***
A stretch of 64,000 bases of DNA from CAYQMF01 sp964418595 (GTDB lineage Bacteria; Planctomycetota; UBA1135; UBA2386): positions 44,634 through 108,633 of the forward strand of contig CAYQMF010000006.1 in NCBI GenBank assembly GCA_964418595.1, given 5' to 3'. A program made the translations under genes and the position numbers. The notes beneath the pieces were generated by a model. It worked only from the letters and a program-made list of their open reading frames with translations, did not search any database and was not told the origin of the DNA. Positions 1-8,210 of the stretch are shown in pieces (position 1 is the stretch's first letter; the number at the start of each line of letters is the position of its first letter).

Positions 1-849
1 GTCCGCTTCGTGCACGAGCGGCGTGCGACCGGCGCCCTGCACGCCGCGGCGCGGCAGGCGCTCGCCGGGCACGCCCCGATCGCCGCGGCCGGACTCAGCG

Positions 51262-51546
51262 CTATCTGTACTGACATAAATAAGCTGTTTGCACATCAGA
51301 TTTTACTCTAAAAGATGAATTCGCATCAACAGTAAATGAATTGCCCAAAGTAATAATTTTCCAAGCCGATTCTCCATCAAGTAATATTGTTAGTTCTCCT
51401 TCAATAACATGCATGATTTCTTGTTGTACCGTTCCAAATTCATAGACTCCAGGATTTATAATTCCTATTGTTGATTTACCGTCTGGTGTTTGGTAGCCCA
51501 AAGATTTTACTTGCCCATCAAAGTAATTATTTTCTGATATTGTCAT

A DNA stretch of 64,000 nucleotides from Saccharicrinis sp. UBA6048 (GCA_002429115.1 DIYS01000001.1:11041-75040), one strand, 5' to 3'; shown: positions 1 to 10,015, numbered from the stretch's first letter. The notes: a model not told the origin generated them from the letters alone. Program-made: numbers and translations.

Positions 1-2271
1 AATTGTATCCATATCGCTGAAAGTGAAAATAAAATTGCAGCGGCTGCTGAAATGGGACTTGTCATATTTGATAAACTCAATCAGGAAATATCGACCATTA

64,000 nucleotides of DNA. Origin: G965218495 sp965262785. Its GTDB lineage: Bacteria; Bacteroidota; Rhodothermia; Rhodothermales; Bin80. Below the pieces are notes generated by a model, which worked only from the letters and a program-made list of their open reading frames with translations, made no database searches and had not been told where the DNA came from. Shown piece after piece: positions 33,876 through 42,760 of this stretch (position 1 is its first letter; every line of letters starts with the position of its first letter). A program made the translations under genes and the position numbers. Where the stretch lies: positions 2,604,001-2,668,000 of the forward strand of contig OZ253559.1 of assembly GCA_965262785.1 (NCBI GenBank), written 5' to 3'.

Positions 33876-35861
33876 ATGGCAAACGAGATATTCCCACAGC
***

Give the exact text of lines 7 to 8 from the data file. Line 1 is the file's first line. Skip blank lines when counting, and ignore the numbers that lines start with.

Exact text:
51401 TCAATAACATGCATGATTTCTTGTTGTACCGTTCCAAATTCATAGACTCCAGGATTTATAATTCCTATTGTTGATTTACCGTCTGGTGTTTGGTAGCCCA
51501 AAGATTTTACTTGCCCATCAAAGTAATTATTTTCTGATATTGTCAT